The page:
First, if a center is only an offensive threat 3ft. from the basket that is where he is going to play all game. However, this clogs the middle making the ability for his teammates to drive to the hole much harder. Case in point, Kobe and Shaq. Now no one would suggest that they weren’t a good pair but one of the many things that lead to their break up was Kobe perceived inability to go to the rim on a regular base because Shaq has camped down there. Brandon Roy has an uncanny ability (and quite frankly a unexplainable ability) to get to the hole whenever he wants. That becomes more difficult if Oden is clogging up the middle. However, unlike Kobe, Roy has not developed a jump shot that is deadly from all places on the court. If Roy has a weakness it is his jump shot which makes his ability to move, especially to the rim, very important.

    Secondly, a big man who can hit a mid-ranger jumper also gives a team the distinct advantage of drawing out defenders from under the basket. This has the added affect on 1.) clearing out the middle (previous point) and 2.) allowing the defenses likely best shot blocker to be out of position. Again, I point to Shaq, but this time I use him to illustrate his problems he had with Arvydas Sabonis. Sabonis would give the Lakers and, Shaq specifically, fits when he would sit out on the 3pt line (actually it was weird he would always hit that flat ass shot just a foot inside the 3pt line, I always wondered why he did not just step back a foot and get a 3). Sabonis ability to hit that shot gave the Blazers a great advantage on the offensive end that lead to a lot of easy lay-ups with out the presence of Shaq under the basket.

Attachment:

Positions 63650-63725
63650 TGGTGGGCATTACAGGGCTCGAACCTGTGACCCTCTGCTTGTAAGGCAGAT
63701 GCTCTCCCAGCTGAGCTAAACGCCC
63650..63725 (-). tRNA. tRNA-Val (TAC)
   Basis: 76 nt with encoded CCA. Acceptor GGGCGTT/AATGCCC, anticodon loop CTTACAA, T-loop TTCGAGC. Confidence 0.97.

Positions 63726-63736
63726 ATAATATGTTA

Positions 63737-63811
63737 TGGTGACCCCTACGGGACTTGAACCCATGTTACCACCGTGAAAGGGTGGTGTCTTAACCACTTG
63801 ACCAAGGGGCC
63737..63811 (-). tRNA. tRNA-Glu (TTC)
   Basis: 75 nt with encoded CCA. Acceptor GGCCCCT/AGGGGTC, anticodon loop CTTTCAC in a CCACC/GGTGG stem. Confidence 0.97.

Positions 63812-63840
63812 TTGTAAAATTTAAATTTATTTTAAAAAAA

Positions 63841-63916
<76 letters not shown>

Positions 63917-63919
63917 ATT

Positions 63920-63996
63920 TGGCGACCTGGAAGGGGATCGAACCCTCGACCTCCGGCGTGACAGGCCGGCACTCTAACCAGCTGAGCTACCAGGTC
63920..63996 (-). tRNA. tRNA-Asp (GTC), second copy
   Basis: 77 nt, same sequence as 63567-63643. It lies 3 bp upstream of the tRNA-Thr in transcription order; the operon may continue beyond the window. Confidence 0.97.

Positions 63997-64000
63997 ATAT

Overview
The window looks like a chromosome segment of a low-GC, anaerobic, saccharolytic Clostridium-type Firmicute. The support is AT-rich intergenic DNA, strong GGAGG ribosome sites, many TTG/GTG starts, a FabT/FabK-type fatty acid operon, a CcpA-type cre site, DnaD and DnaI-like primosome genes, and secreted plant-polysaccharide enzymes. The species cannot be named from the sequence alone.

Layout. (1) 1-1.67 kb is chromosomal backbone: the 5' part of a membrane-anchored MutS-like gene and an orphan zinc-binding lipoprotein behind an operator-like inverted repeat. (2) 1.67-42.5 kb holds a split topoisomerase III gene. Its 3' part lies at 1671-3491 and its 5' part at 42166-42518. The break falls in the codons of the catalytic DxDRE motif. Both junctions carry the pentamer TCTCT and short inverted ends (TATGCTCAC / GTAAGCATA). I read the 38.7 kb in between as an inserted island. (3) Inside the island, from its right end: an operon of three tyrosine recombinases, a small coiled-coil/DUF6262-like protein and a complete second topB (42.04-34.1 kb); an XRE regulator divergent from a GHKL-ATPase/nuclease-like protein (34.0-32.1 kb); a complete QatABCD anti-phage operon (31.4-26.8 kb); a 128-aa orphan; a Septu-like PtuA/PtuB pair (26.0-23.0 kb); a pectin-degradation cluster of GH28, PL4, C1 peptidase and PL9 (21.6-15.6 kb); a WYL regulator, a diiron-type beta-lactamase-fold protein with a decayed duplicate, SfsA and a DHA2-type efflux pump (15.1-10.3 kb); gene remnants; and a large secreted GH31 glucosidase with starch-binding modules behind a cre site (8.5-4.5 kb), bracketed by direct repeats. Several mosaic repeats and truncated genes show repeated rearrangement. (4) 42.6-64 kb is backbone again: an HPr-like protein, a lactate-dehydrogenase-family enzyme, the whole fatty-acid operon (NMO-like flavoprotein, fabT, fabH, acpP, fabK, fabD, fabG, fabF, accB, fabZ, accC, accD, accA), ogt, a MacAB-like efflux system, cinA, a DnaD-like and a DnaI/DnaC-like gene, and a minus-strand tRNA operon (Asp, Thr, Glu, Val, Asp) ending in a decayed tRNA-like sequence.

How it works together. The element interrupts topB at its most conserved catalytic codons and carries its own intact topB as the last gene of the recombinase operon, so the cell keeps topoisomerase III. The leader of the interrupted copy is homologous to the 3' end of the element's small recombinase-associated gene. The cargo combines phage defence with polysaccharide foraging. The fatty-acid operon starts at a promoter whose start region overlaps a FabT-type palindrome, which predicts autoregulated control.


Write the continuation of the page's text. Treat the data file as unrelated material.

Again, I don’t expect Oden to become Glen Rice from the outside but I also don’t think it will be in the Blazers best interest to have him park under the basket, that is unless we get Larry Bird out of retirement.

  18. Adam (sincere thanks) & Devin,

    I encourage you to take a closer look at Bill Russell’s career stats:

    G FG% FT% Rebs RPG Asts APG Pts PPG